Whether or not the DCBOEE can offer those bonuses again though remains to be seen. The city is facing a $600 million budget deficit and the DCBOEE is being forced to hold one (possibly two) costly special election this year.
And me? McLaughlin knows she’s getting me back, whether I earn performance pay or not. But my bonus did buy about three beers in a Dupont bar, so that was nice.
II. Election News This Week
- According to reports obtained by The Baltimore Sun, nearly one in four Marylanders who attempt to register to vote through the state’s Motor Vehicle Administration are unsuccessful. State Board of Elections records requested by The Sun show that 144,442 would-be voters started the registration process at an MVA office during the past four years, but for some reason, their names did not get on the voter rolls. According to the paper, a disproportionate number of would-be voters came from Prince George’s County and Baltimore City. An MVA spokesman blamed the bulk of the problem on the applicants, who he said often tell clerks that they want to register to vote, but then fail to follow through by signing and returning the necessary forms. Elections officials are not satisfied.“It is just not a good system,” said Mary Wagner, the state’s director of voter registration. “There are human hands involved. I’m sure that between the applicant and clerks at the MVA, papers get lost.” Last year a state Senate panel suggested that the MVA move to an electronic system of registering voters, but officials at the MVA said it would be too costly and could increase wait times at the MVA.
- New York Governor Andrew Cuomo introduced legislation this week that would more than double the amount of time a governor has to call a special election. According to published reports, Cuomo is seeking a law to conform with federal law and allow enough time for military ballots to be mailed and completed in special elections. The issue has come up in recent special elections, and was cited as the reason why former Gov. David Paterson last year didn’t call a special election in the 29th District. Under current law, special elections are held between 30 and 40 days from when the governor announces one. Under the proposed legislation, that time would increase to 70 and 80 days. Also, federal law requires boards of elections to send out military ballots within 45 days of a special election—something that can’t be done under current New York law.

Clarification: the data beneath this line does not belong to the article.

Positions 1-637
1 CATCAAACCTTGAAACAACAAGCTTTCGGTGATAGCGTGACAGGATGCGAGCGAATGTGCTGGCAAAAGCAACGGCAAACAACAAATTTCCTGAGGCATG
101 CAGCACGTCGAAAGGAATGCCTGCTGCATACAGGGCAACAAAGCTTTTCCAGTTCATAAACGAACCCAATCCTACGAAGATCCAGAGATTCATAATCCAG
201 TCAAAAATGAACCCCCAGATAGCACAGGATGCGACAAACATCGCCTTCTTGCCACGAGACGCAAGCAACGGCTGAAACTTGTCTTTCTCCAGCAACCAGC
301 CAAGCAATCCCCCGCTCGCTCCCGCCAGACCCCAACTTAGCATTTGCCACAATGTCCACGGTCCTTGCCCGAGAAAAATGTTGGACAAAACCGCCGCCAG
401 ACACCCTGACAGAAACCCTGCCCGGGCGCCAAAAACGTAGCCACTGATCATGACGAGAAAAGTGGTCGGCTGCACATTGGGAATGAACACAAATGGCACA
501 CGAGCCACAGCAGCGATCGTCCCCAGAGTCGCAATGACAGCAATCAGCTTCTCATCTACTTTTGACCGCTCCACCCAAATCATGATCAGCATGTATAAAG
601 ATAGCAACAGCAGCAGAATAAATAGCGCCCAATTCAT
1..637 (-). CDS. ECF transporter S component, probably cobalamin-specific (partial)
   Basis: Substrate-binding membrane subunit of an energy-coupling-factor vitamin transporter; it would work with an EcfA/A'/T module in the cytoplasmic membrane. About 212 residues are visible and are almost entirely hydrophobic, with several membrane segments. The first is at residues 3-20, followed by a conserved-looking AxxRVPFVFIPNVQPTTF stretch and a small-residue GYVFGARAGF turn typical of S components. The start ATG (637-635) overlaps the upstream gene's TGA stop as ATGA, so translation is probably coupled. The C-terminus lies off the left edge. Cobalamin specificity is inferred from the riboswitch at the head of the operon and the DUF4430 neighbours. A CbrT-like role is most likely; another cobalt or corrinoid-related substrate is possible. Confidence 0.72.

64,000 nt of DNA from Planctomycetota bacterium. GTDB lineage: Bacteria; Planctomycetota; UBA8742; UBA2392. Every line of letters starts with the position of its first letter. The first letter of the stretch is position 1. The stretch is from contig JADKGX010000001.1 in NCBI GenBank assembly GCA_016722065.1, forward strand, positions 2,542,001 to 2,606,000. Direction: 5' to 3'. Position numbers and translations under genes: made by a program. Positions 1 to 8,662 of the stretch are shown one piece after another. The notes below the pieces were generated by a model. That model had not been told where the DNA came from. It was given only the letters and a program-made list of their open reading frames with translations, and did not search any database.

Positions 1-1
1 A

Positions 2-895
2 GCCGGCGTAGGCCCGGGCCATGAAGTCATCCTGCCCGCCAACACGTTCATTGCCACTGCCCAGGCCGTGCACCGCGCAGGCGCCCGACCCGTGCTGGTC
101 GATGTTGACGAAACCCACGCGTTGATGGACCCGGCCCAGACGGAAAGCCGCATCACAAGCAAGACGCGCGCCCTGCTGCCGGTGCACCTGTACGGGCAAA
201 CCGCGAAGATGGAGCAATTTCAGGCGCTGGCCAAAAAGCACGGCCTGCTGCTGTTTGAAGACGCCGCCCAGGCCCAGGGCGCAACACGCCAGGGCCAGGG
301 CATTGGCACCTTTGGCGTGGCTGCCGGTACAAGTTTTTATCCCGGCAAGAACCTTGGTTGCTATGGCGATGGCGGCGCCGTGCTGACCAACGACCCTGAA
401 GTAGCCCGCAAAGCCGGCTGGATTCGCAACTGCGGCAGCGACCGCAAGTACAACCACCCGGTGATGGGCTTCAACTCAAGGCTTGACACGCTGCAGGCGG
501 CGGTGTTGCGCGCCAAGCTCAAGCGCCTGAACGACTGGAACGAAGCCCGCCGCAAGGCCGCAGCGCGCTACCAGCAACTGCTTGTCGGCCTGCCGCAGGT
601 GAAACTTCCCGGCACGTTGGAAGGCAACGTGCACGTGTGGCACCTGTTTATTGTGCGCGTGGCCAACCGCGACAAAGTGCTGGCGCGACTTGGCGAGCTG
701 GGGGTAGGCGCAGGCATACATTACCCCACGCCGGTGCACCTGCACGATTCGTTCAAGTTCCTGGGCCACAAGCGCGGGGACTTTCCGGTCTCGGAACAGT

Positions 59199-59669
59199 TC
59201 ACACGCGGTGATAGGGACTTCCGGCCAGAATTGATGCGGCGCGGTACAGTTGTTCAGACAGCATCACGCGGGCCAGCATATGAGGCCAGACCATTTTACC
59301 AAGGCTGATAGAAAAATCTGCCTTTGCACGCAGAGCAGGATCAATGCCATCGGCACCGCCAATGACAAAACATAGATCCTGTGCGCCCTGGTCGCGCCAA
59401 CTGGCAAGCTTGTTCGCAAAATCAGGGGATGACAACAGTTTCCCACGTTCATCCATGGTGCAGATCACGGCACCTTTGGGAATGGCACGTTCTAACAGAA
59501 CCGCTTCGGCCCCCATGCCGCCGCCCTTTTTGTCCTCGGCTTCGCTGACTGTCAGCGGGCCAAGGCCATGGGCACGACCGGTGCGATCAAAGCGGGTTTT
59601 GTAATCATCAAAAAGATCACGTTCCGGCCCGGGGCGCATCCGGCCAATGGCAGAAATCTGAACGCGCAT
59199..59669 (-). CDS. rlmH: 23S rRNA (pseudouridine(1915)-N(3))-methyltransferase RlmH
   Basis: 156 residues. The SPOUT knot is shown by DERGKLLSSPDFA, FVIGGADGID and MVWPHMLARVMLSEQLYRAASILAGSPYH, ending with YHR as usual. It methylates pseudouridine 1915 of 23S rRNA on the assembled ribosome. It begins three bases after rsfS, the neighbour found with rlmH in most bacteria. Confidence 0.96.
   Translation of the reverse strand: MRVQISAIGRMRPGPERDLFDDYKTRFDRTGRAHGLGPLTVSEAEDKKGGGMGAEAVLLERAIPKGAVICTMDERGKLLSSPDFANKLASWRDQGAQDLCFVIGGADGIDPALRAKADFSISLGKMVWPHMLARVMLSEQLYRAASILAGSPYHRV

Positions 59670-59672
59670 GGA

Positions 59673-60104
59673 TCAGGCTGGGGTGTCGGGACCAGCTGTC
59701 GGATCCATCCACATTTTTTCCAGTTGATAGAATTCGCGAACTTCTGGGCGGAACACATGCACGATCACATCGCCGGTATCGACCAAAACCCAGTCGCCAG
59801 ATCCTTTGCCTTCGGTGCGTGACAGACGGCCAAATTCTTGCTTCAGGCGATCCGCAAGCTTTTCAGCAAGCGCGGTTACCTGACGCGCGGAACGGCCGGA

- In some cities, people cast ballots in libraries. In others they cast ballots in grocery stores. Where people cast their ballots in El Paso, Texas just got a bit more limited for the upcoming May election when the city council voted that mobile-voting sites can only be located in publicly-owned buildings. According to the El Paso Times, in the past, the city allowed such sites to be located in churches and private businesses, prompting concerns about special-interest voting. For the May election, 20 sites were scheduled to be visited. Of them, 12 are privately owned, raising concerns. Of the 12, seven are churches, four are hospitals and one is hair products maker Helen of Troy. Spending $3,000 a day to bring voting booths to such private places “runs afoul of the equity of the vote,” Rep. Steve Ortega told the paper.
- Update on Voter ID: Voter photo ID legislation continued to make its way through statehouses across the country this week. The Kansas House Elections and Local Government Committee amended a voter ID bill this week to clarify documents that voters could use to prove citizenship when registering to vote. It also sets a process for first-time voters to prove citizenship if they lack documents when they initially register. The Colorado House voted to support legislation that would require voters to show a photo ID to vote and would disallow voters from using utility bills, birth certificates or naturalization papers from proving their identity on Election Day. In Wisconsin, Republicans are using voter ID as a bargaining trip to try and get Democrats back into the statehouse. In Iowa, where people live became an issue in the photo ID debate when Linn County Auditor Joe Miller set out to prove that people who list motels or hotels as their address actually do live in said motels. Late last week, Democrats in New Mexico closed ranks and a House committee voted to table voter photo ID on a party-line vote. Although a voter ID bill was approved by the Mississippi Senate in January, another bill making its way through the House would expand early voting and require voters to show ID at the polls — albeit not photo ID. Senators in South Carolina approved a new version of voter photo ID on Wednesday.
National: Voting Rights Act
Arizona: Voting Rights Act
Connecticut: Absentee voting
Illinois: Chicago election
Maine: Voter ID
Maryland: Motor Voter
Minnesota: Voting rights
Missouri: Voter ID
Nebraska: Voter ID
New Hampshire: College voting bill
Oklahoma: Election fraud
West Virginia: Early voting
V. Job Openings